This study provides a genomic analysis of 102 invasive NmC and NmW strains collected from Niger during a large epidemic in 2015. The isolates within each serogroup (C and W) were closely related and formed a distinct phylogenetic cluster, with identical ST and little variability in the rest of the genome, suggesting a recent emergence, recent clonal expansion, or both. No mutations involved in reduced antibiotic susceptibility were found, suggesting that these isolates are likely susceptible to penicillin, ciprofloxacin, and rifampin. The NmC isolates were not closely related to the reference NmC strain FAM18 or to any of the NmC isolates that were selected from the United States and 20 countries but had the same ST as the strain that caused the outbreaks in Nigeria during 2013–2014 (8). The NmW isolates were closely related to isolates collected in the neighboring countries Burkina Faso (2011 and 2012) and Mali (2012). All of these isolates belonged to a clade defined by an isolate from the Hajj-related outbreak in Saudi Arabia in 2000 (A. Retchless, unpub. data), suggesting that the Niger NmW strains may have recently diverged from prior circulating strains in the region. Recent WGS studies have shown that NmW isolates from CC11 form several clades (with 1 harboring the Hajj-related isolates), suggesting a multifocal emergence of the CC11 NmW strains (16,17; A. Retchless, unpub. data). Researchers may need to analyze larger numbers of NmW isolates from several countries of the meningitis belt to gain knowledge regarding the recent emergence and spread of these strains.
The scale of the epidemic in Niger (>8,500 cases), along with recent NmC outbreaks and sporadic cases in neighboring countries, highlights the risk for resurgent meningococcal meningitis in the meningitis belt, in the form of a newly emergent lineage (2). The novelty of this serogroup C lineage is especially concerning, raising questions about how long it has been present in the meningitis belt and why it has not been associated with prior outbreaks. Examination of the PubMLST database revealed only 2 observations of meningococcus with similar profiles: the same ST was observed in serogroup C strains from Nigeria during 2013–2014, and a similar ST (ST-9367, matching at 6 of 7 MLST loci) was represented by a nongroupable isolate from a carriage study in Burkina Faso during 2011. Although comparison between the ST-10127 NmC isolates from Niger 2015 and Nigeria 2013–2014 would reveal recent evolution of ST-10127 lineage, close comparison between ST-10127 and ST-9367 may illuminate recent evolution of the capsule locus. The origin of ST-10127 is unclear due to the limited number of genetically closely related strains. Additional invasive and carriage meningococcal strains that were collected from Africa and other countries in the past few decades should be examined at the genomic level to identify closely related strains and assess the genetic variations that have led to the emerging ST-10127 NmC.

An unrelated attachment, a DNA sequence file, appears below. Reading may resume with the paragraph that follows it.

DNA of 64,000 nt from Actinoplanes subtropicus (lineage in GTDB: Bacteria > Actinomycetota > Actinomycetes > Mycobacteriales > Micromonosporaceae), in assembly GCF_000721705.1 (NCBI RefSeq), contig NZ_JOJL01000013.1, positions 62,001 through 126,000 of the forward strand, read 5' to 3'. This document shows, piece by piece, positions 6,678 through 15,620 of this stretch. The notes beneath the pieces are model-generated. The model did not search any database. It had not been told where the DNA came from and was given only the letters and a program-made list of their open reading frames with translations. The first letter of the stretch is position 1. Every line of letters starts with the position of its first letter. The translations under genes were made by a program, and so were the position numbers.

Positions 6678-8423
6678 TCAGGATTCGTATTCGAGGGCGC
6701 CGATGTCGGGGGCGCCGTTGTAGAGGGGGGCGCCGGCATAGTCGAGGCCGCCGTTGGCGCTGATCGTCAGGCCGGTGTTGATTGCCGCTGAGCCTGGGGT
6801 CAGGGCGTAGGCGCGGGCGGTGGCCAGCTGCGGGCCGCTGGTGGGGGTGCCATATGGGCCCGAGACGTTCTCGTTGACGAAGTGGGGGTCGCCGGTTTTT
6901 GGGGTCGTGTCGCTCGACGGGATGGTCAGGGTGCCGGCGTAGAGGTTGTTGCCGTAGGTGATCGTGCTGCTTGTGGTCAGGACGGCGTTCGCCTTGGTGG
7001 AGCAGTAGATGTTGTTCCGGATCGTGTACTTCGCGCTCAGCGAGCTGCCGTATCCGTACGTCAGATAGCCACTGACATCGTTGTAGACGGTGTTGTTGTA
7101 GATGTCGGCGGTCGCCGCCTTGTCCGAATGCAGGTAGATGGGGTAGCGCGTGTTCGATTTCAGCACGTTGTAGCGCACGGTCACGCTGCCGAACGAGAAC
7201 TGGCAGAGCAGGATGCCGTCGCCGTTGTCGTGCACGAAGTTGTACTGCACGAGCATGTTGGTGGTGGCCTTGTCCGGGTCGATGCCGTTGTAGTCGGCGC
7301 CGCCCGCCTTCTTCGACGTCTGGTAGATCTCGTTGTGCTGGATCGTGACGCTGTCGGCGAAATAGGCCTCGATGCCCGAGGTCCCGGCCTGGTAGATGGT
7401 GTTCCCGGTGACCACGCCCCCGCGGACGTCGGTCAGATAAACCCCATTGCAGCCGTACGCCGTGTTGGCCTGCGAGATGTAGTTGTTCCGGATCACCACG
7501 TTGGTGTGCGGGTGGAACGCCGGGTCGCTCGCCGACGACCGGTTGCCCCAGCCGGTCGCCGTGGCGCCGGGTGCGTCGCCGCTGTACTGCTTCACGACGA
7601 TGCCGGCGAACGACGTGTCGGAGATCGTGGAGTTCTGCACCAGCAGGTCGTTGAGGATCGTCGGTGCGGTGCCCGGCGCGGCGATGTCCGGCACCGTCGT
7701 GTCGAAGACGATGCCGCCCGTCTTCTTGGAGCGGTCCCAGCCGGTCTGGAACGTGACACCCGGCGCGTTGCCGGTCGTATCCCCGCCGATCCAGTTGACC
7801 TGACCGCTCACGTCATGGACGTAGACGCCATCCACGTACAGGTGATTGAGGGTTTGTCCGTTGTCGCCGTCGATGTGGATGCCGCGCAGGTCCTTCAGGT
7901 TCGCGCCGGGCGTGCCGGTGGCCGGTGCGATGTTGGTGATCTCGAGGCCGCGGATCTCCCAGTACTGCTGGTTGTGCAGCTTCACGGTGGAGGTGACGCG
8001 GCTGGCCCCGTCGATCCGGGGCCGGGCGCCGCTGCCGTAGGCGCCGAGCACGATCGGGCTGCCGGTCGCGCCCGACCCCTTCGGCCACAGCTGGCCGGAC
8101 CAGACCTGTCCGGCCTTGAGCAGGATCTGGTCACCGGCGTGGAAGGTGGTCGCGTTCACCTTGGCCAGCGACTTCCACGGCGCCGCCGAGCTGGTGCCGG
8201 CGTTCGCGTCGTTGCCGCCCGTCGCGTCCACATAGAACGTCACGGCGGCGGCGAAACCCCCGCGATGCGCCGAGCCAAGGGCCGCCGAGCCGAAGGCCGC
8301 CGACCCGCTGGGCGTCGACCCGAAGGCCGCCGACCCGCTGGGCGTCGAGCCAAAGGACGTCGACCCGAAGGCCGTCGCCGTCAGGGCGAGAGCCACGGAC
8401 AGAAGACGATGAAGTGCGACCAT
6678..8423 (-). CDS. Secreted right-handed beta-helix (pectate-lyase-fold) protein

This resurgence of meningococcal disease is not solely due to the novel NmC lineage; laboratory-confirmed NmW cases in Niger increased from 10 in 2013 (29) and 14 in 2014 (2) to 206 in 2015. The recurrence of non-NmA meningococcal disease after mass vaccination against NmA disease raises questions regarding whether serogroup replacement has occurred and is somehow related to vaccination against NmA, similar to the serotype replacement that was observed after the implementation of pneumococcal vaccines (30). Although NmW meningococcal disease continued to resurge after the MenAfriVac campaign in meningitis belt countries began in 2010 (29), and NmC subsequently emerged in Nigeria in 2013, neither of these occurrences were likely to be a side-effect of mass vaccination because NmW epidemics had occurred before MenAfriVac (14,31), and the NmC outbreaks occurred in districts that had not yet been vaccinated. Reemergence of NmC epidemics may have been fueled by the population being immunologically naive to the causative strain. Evaluation of the serogroup replacement hypothesis, and of competing hypotheses such as variation in environmental characteristics (32), will greatly benefit from the routine collection of representative molecular surveillance data across the region.